When a release called ‘Greatest Hits: Mr Soul of Jamaica’ by Nehemiah Ellis OD (1 September 1938 – 10 October 2008) drops into the drive you do tend to go into cruise control just at the thought. The Godfather of Rocksteady, who started out as an R&B singer in 1960, became such a force in Reggae music. By the mid-’60s, Ska started to slow down to the much cooler sounds of Rocksteady and Alton led the way with hit after hit and most of those classic songs are on this release; ‘I’m Just a Guy’, ‘Girl I’ve Got a Date’ and of course ‘Rocksteady’. All of these songs have longevity and some 60 years later selectors of the finest Reggae will still be dropping them in dances, house parties and on radio shows.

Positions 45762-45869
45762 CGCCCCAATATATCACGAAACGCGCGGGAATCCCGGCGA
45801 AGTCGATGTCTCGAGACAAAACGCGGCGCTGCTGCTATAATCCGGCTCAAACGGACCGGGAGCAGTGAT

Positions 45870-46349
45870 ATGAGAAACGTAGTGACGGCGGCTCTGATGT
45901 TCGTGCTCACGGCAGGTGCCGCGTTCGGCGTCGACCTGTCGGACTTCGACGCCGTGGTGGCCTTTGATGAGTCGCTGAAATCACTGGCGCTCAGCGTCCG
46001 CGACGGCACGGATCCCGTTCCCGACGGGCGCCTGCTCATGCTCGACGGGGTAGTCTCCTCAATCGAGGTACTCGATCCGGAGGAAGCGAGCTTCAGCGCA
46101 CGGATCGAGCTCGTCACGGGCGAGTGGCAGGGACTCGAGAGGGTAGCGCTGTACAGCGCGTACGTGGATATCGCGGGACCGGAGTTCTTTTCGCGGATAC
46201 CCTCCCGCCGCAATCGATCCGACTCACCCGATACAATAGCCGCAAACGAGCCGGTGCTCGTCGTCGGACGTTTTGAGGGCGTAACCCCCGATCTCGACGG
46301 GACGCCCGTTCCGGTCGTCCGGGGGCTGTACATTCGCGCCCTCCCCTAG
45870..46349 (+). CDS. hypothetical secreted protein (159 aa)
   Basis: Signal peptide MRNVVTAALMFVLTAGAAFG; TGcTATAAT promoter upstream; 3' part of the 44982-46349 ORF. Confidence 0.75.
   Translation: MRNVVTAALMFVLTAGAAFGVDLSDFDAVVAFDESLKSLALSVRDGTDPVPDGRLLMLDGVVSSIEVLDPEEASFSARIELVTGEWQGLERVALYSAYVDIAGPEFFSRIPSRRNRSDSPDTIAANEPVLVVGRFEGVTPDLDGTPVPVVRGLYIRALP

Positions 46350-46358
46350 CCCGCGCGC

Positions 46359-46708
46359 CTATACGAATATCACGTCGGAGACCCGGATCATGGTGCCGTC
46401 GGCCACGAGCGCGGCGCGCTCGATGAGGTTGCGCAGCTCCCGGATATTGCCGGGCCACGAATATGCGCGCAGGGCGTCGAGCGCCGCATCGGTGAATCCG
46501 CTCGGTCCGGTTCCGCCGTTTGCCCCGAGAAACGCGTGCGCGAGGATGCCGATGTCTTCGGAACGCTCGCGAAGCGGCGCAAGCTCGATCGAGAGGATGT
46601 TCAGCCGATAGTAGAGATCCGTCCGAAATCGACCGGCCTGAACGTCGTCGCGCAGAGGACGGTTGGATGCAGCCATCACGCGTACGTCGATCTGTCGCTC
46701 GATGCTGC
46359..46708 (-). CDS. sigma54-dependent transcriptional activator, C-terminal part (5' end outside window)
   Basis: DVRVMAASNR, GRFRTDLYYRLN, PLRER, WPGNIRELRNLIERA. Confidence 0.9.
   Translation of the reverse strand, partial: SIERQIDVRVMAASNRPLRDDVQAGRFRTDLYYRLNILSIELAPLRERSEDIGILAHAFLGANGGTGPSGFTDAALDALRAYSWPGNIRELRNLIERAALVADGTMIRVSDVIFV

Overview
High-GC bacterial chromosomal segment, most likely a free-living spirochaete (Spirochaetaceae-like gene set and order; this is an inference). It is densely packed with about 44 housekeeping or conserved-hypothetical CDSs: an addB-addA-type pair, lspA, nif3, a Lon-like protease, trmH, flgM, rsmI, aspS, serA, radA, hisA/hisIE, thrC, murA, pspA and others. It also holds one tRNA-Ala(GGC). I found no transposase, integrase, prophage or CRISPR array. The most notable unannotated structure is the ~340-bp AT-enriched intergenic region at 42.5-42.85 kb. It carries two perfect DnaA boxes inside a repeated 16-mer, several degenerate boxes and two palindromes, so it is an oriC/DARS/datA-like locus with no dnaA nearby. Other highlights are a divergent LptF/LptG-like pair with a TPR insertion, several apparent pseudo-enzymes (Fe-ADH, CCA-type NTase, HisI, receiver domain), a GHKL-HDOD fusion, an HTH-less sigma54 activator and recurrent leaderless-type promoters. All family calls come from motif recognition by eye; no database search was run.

Alton Ellis is a Jamaican institution, a soulful integral part of Jamaican contemporary culture. It’s good to have all these songs in one collection, every one is a winner, each one a crisp tune that graces with that characteristic voice who sang on Studio One and Treasure Isle and worked with so many producers and labels. However, ’nuff said about the legend, the compilation itself lacks a lot as well. It must be hard being tasked with compiling an Alton Ellis ‘Greatest Hits’ but how could certain tracks be left out? ‘Mad Mad Mad’ for example, one of the most sampled Reggae songs of all time, morphed from the original to ‘Diseases’ by Michigan and Smiley then to ‘Zungguzungguguzungguzeng’ by Yellowman (along with a few thousand other versions) and beyond, sampled by a plethora of Hip Hop artists from KRS-One to Biggie and Tupac. Additionally, the ultimate in sublime ‘Play It Cool’, a tune that just melts from the first notes he sings, sadly left out but definitely in my record box every time I play out. Obviously this rant is reading beyond the release too much as the title ‘Mr Soul of Jamaica’ effectively limits his vast body of work to the mid-late 60s but I really wish the LP was a more comprehensive as Alton travelled far and wide, worked with so many people in so many countries, and just kept making music decade after decade. There are around 15 Alton Ellis Greatest Hits compilations, many of which feature a body of similar work. This one does have some previously unreleased/alternate takes which is good, such as the soul version of ‘Girl I’ve Got a Date’, which could pass for a rare groove if selected right. However, it would be nice and valuable for the historical record if there was a diachronic Alton Ellis compilation of songs and collaborations, from the 1960s until his passing in 2008.